In her book, “Illness as Metaphor,” Susan Sontag bans us from using metaphor to describe disease. We need to toughen up, she thinks, and forgo the flight away from the thing itself, the marauding crimes wreaked on the body by maladies too many to count.
As Sontag writes, “Illness is the night-side of life, a more onerous citizenship. Everyone who is born holds dual citizenship, in the kingdom of the well and in the kingdom of the sick.” It is a passport none of us wants to hold, and a trip nobody wants to make.
More than ever before, many of us feel the duality of our citizenship, and how close we live to the border between sickness and health. We are too close to COVID-19 to abstract it away or gauzily distance it from our own bodies and the bodies of those we love.
We are still checking our throats for a cough, watching where our fingers go and who breathes where. Huddled in quarantine, robbed of much of the world’s pleasures, COVID-19 is the most real thing in the world, right now.
You might say, without exaggeration, that COVID is the world. Or that the world, for this brutal interval, is COVID’s. We live in plague times.
For many of us, our closest contact with plagues is in the sticky Haggadah pages, the three quarters mark towards the seder meal. We are a lucky and blessed generation. But this year, we need to read the Haggadah with plague eyes.
The story of the Exodus is one of divinely imposed contagion and resistance, immunity and vulnerability spelled out across neighborhoods and smudged over doorposts, separating out the contagious and the quarantined, striking at Pharaoh’s palace and in the muddy shacks along the Nile.
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Passover is the naturalization holiday for this dual citizenship. The seder is a border crossing from past to present to future, slavery to freedom, the province of history to the empire of the imagination. But it also affirms that both passports jostle in our pockets uneasily, and chafe against each other; we are always both.
That bothness mirrors the reality that so many of us feel these days, when the lines between the sick and the healthy and the safe and the dangerous seem as blurry as our isolation feels stark and brutal. Sontag banned metaphor because she didn’t want us to anesthetize the pain of this doubling. It cleaves us, and that’s the point.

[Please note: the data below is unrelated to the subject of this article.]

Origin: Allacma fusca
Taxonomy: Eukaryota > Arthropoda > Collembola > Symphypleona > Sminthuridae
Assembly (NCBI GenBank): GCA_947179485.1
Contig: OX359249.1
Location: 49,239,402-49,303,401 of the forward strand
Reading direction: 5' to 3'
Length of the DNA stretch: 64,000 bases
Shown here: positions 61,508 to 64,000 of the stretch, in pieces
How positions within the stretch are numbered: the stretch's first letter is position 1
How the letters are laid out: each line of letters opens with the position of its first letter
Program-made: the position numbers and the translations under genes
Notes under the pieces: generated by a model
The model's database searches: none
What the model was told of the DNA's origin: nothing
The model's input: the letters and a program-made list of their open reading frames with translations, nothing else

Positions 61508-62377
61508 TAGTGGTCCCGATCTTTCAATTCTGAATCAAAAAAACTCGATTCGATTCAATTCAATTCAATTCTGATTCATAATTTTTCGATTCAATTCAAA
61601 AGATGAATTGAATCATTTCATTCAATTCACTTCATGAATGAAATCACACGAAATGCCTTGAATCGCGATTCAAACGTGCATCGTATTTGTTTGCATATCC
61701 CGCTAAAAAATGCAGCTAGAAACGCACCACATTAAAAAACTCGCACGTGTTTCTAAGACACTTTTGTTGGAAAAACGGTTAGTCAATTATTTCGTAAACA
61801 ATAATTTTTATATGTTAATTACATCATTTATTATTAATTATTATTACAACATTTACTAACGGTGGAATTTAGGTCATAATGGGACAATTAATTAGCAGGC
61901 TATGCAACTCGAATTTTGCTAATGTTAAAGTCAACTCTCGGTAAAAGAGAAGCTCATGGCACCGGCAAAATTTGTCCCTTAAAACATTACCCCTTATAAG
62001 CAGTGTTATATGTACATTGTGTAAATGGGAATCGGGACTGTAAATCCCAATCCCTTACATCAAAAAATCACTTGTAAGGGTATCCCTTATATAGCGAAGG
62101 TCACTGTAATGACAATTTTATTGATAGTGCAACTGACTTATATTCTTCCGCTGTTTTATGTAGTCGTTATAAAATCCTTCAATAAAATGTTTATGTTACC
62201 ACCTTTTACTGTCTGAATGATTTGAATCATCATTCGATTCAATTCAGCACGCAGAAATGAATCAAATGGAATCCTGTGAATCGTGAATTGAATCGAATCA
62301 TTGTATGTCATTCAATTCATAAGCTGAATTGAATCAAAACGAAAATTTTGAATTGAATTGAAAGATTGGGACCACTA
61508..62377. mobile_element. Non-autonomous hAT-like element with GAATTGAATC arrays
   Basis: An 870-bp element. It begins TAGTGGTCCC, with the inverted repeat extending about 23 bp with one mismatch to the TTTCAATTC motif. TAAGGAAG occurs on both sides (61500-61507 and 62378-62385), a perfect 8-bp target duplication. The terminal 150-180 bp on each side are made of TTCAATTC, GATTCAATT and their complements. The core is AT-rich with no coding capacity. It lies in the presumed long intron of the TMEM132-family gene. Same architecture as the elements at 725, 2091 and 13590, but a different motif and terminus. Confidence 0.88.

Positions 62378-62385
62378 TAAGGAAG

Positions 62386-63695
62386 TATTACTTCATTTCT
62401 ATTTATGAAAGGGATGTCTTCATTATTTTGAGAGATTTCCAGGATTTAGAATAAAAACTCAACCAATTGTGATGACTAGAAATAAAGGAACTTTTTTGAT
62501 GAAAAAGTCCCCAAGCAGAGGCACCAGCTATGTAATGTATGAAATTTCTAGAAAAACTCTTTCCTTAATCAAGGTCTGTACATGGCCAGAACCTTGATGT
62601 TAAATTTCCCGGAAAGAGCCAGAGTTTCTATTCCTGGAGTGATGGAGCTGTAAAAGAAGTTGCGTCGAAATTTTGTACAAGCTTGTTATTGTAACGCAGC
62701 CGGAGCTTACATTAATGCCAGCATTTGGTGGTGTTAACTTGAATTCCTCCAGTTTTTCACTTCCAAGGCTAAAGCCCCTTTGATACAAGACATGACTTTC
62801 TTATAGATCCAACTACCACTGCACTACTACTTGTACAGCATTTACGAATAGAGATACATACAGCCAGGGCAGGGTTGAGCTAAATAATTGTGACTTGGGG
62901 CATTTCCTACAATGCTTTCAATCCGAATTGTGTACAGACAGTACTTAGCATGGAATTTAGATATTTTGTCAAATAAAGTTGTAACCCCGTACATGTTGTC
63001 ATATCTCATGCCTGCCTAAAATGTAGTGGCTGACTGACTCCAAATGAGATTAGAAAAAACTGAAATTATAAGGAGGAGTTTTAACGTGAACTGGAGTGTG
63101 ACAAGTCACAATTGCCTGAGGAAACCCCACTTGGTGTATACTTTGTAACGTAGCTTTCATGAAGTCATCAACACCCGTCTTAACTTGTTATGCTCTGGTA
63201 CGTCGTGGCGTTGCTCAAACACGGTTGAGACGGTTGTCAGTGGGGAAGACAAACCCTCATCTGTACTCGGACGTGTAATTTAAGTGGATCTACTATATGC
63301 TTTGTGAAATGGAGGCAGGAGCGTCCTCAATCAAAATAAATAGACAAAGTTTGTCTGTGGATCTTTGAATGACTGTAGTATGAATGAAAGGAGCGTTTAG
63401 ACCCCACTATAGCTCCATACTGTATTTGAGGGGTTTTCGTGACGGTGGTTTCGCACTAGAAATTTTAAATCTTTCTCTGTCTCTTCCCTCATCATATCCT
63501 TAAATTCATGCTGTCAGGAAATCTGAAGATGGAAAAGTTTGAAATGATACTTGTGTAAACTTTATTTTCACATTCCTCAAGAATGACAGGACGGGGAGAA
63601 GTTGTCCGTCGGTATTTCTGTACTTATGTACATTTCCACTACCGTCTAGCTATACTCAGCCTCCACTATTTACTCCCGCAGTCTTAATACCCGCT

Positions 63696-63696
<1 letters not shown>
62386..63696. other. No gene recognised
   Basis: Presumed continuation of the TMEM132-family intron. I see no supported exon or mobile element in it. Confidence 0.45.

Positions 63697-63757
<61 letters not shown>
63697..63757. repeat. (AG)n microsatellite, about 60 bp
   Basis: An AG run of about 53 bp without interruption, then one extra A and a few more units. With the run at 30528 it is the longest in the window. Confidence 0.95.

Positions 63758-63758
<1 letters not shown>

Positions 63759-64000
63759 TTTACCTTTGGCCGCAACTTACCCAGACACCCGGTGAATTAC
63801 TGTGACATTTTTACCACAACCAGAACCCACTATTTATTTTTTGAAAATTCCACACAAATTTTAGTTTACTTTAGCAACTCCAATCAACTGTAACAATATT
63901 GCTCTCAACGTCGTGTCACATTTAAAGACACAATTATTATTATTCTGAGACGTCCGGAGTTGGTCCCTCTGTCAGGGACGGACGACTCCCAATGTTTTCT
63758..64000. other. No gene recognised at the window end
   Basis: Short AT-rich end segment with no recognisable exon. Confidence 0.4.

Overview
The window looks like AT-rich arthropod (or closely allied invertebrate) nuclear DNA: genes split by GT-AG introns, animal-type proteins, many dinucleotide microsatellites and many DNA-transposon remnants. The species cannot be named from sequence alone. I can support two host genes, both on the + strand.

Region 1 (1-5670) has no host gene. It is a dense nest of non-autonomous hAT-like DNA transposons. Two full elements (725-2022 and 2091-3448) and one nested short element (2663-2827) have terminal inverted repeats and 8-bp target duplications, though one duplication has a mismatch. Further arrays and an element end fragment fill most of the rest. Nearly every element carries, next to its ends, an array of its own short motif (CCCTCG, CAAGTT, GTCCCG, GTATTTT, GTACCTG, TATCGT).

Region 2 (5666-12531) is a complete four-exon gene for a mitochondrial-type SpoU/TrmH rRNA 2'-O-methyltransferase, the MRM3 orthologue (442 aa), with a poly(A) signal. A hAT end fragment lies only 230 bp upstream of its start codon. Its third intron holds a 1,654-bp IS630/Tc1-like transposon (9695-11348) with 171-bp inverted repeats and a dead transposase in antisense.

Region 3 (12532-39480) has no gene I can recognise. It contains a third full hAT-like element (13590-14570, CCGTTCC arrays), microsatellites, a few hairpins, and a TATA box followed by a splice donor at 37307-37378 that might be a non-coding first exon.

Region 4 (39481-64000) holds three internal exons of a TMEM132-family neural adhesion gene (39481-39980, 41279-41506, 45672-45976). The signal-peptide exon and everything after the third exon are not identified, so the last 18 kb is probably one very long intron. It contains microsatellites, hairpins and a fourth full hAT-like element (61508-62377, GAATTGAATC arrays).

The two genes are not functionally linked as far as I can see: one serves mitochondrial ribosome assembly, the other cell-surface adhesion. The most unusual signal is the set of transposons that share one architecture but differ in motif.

Because on the other side of this rich grey is the potential for healing, the slave feeling the first drift of sand underneath free feet. To be sick implies the possibility of being well, just as loss always presupposes something worth losing.
The kingdom of illness is vast these days and has far too many suffering subjects. But like the Egypt of old, its grip on power will not last forever.
Plagues freed slaves from Egypt, and we will win our freedom from this plague. I can’t wait to hear the song we sing on the far side of the sea.
This is one in a series of pieces on Passover during coronavirus. Read the rest of the series here.
Ari Hoffman is a contributing columnist at the Forward, where he writes about politics and culture. His writing has also appeared in The Wall Street Journal, Tablet Magazine, The New York Observer, Mosaic Magazine, The Jerusalem Post, The Times of Israel, and The Tel Aviv Review of Books. He holds a Ph.D. in English Literature from Harvard and a law degree from Stanford.
The Seder is a passport to the past and the future